Taking a serious note of the increasing silicosis-related deaths in the country, the National Human Rights Commission (NHRC) has recommended that silicosis be made a notifiable disease. Once notified, all government and private health facilities will have to report confirmed as well as suspected silicosis cases to the government.

Silicosis is an incurable lung disease caused by inhaling of dust containing free crystalline silica. The potential victims of silicosis are poor migrant workers employed in quarries, mines, gem cutting and other hazardous occupations such as construction sites, a majority of whom are likely to die for lack of specialised treatment.

In a special report — a first of its kind — presented to Parliament, the NHRC has suggested that the government should ensure health facilities to all workers employed at places prone to silica and earmark adequate compensation to the families in case of death.

Talking to reporters here on Friday, P.C. Sharma, NHRC member, said the governments often adopted a strange attitude by saying that those employed in such hazardous jobs were migrant labourers and under the unorganised sector of employment, and hence not much could be done.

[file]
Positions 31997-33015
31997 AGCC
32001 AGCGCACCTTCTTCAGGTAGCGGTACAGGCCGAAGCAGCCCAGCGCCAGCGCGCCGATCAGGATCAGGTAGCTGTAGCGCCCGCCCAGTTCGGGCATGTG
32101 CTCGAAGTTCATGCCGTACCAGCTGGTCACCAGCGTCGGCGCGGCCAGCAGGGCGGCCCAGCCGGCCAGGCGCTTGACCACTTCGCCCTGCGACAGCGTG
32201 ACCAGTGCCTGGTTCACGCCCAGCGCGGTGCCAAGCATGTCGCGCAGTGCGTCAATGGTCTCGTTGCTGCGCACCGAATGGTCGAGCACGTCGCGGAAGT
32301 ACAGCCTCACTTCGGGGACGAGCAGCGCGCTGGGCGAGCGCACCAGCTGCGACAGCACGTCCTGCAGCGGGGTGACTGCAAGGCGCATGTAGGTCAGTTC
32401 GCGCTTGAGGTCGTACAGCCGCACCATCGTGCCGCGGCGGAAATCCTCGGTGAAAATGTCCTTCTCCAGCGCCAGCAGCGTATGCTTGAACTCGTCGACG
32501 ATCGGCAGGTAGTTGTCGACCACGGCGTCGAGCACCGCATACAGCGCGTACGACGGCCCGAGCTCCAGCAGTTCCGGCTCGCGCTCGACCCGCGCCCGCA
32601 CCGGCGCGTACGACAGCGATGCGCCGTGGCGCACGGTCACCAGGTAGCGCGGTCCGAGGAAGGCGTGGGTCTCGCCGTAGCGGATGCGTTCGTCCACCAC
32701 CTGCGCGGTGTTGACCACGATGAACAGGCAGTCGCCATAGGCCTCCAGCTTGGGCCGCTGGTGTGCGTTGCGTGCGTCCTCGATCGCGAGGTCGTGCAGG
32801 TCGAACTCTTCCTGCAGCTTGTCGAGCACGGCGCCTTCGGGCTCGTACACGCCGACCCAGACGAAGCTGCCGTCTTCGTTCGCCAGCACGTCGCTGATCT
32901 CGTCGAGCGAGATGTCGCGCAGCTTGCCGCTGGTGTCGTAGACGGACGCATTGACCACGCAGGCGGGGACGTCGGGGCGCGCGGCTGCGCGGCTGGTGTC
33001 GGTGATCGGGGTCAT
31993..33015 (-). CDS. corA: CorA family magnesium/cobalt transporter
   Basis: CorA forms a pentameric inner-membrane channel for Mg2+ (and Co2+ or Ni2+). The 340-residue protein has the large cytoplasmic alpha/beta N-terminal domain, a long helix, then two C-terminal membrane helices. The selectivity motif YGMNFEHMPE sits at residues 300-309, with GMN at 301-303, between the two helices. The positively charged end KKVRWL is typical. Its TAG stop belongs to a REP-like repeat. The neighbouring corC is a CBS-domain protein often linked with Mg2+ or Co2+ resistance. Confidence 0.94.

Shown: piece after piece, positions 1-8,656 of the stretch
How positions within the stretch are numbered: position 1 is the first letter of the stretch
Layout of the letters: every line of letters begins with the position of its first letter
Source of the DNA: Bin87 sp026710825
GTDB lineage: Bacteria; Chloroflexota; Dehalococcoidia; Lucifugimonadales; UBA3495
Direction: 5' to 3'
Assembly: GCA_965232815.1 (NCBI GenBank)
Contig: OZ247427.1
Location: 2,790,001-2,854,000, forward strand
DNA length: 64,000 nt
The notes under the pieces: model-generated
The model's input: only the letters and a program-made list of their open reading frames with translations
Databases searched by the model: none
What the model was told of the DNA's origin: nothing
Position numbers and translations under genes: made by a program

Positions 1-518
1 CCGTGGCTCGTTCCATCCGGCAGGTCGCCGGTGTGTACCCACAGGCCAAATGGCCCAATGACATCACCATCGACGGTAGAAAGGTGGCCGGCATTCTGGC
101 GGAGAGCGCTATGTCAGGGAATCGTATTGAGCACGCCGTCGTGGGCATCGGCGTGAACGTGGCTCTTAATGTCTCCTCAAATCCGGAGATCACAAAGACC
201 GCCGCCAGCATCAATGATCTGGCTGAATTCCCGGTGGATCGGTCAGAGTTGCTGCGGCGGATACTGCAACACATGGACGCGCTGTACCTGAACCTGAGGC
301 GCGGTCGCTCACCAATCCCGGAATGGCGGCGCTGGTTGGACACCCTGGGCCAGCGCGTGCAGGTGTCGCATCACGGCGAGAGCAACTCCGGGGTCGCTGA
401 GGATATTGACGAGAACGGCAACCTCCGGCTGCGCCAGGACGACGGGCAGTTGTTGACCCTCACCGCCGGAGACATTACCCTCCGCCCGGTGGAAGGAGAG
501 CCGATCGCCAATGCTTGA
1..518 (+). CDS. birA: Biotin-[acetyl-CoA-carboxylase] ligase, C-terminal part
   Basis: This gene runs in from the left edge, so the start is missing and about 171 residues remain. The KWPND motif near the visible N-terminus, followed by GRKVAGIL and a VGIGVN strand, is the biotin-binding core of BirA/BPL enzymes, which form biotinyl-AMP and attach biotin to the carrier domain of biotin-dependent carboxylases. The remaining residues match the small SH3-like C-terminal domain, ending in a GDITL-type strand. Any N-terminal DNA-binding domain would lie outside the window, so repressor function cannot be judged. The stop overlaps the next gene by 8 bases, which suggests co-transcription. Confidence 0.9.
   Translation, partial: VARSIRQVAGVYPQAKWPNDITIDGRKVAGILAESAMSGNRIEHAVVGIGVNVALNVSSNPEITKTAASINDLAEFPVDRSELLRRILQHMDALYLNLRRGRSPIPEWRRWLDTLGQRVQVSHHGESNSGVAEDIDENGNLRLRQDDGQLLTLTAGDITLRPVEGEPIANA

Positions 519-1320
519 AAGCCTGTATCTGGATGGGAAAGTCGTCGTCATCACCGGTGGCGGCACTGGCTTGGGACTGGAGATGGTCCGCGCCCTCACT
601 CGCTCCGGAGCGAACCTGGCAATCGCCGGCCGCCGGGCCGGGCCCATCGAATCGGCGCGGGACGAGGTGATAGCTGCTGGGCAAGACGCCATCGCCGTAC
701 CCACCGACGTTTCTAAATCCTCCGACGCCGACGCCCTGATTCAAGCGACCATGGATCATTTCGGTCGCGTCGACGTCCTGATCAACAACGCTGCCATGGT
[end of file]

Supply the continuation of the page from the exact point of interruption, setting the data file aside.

“This is a grievous violation of human rights because laws should be equal for organised and unorganised sector workers, keeping in mind the fact that a majority of workers in the country fall in the category of unemployed sector,” he said.

Mr. Sharma admitted that numerous laws were only on paper and poorly implemented. Preventive measures and health care facilities should be the responsibility of the employers, he said.

The Commission has also written to all States to identify the hazardous industries and mapping them for silica generation which results in silicosis. The response from the States were not adequate and they had been asked to send specific answers.

The report to Parliament also suggests regular check-up for the workers employed at places where they are exposed to silica and even linking silica treatment with the TB Control Programme.

It was based on the NHRC recommendation that Rajasthan enhanced compensation in case of silica-related death to Rs.3 lakh. It has also set up a corpus of Rs.25 crore for the purpose as instances of silica-related cases are very high in that State.